A bored man was working at developing energy sources for radar systems. He failed and wanted to have a coffee break. Suddenly, he realized that the chocolate bar in his pocket had melted during his experiments: he had just discovered the microwave. Many breakthroughs happened by accident – or should I say: boredom. Research studies revealed that getting bored engages the same brain areas as creative thinking.
We don’t have to do everything ourselves. Although true as a broad comment on life, this is particularly true about what parts of our body and mind we consciously control. Here is how it works!
Have you ever noticed your foot moving on its own to stop you from falling? Or perhaps you’ve felt a sense of dizziness after stepping off a merry-go-round? This article talks about how this happens in the brain and unravels a way to avoid dizziness after coming out of the merry-go-round.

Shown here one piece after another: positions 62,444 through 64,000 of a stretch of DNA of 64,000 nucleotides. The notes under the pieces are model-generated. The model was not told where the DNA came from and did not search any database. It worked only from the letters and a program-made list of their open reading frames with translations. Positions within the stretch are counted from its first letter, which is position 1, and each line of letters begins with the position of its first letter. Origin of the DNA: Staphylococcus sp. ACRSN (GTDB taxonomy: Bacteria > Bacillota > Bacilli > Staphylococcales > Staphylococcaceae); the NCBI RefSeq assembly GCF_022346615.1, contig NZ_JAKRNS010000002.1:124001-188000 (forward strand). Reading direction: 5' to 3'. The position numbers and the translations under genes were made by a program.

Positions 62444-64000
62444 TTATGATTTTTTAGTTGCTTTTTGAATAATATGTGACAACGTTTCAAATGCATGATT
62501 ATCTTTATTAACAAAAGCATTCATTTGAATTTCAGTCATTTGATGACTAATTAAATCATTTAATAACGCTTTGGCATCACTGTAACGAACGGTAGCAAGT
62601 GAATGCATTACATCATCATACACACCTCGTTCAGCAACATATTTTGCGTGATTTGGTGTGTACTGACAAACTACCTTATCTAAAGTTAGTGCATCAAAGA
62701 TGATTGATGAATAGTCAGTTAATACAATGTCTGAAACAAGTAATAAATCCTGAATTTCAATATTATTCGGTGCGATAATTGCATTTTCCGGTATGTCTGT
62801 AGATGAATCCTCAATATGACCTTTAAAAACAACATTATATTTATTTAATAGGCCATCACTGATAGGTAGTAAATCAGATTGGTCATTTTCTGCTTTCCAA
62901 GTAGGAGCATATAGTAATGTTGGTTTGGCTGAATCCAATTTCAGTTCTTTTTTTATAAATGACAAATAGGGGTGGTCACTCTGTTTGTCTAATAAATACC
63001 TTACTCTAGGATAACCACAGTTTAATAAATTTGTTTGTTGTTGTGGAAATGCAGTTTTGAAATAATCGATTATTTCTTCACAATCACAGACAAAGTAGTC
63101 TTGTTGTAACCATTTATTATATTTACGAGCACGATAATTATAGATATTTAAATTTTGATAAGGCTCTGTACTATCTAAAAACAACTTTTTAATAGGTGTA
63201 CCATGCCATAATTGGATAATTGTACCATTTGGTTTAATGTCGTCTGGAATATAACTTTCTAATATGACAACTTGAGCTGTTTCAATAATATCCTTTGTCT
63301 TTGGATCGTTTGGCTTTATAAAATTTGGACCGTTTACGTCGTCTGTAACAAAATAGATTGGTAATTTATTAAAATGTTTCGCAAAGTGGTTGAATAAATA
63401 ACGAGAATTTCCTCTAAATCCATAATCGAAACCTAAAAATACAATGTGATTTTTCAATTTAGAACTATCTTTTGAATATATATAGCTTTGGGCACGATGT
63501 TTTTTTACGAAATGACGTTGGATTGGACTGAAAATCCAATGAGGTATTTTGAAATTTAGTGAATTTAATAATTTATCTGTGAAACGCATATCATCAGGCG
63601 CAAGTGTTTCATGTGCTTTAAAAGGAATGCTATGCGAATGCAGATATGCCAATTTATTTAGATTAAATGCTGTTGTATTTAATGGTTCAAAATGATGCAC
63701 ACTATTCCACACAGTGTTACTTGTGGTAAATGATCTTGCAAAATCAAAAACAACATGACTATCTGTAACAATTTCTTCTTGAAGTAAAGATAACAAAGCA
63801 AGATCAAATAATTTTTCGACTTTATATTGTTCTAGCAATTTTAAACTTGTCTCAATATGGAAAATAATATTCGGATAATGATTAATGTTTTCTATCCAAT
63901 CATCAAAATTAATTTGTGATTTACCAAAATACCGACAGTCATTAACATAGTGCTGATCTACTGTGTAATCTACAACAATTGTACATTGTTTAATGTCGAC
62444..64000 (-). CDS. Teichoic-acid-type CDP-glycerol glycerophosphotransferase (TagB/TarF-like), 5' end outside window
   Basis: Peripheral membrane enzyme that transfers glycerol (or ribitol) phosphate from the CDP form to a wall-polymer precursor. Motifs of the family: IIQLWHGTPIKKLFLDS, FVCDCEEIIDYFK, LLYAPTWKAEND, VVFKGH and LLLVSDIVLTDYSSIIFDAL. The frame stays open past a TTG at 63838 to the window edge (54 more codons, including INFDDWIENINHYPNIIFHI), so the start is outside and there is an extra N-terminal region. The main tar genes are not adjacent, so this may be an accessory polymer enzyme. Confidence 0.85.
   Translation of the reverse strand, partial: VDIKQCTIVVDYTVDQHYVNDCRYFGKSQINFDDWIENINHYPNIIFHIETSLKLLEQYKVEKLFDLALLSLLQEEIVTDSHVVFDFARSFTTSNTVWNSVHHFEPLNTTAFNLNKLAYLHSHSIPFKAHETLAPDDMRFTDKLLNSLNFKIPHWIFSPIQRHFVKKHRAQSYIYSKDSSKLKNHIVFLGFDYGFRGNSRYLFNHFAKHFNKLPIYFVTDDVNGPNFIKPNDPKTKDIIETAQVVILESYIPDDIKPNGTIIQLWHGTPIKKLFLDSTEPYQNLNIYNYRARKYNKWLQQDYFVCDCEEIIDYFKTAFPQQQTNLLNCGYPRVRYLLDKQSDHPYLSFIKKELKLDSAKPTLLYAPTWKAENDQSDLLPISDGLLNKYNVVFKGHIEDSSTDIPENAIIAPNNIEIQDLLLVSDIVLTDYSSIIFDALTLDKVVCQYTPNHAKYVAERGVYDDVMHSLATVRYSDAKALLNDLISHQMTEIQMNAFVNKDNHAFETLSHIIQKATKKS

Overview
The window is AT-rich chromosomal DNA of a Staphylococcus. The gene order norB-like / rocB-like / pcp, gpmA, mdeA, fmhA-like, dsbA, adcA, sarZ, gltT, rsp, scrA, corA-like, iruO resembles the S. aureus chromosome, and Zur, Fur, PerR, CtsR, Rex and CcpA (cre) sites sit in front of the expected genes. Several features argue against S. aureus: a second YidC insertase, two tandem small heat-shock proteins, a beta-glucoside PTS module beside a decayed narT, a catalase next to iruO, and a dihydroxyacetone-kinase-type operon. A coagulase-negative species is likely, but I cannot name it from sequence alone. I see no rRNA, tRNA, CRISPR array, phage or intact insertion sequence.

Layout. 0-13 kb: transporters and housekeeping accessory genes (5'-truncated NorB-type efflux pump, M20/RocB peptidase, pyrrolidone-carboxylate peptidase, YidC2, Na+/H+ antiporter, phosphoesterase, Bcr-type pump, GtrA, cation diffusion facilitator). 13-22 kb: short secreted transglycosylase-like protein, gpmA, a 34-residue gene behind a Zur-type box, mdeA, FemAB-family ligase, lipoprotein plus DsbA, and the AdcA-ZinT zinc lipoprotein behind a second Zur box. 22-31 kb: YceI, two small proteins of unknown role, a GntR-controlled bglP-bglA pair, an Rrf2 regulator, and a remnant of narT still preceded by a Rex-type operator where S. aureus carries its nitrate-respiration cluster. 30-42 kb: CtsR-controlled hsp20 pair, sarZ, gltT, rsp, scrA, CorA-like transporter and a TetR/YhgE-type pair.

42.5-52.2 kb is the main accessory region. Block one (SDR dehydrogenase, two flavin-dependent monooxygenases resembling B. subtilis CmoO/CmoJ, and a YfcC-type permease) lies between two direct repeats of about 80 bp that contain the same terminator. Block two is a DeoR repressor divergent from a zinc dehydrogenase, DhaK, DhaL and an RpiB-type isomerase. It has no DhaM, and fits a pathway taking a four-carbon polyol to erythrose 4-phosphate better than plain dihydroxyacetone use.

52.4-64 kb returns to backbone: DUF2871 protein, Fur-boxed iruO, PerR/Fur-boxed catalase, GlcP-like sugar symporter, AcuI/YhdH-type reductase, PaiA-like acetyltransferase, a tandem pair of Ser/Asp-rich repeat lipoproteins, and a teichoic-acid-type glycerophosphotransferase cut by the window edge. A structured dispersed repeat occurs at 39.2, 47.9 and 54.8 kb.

Decision-making is a broad discipline studied by economists, philosophers, and historians. Neuroscientists more recently started studying it.
Most of the neurons in our brains are developed before we are even born, but our brains are constantly changing. From childhood and adolescence into adulthood our brains become more and more specialized, learning more complex skills and behaviors.
In the brain there are two main categories of cells: neurons and glia. Neurons are the ones that carry information through the brain, while the function of glia cells is to support the neurons and their environment.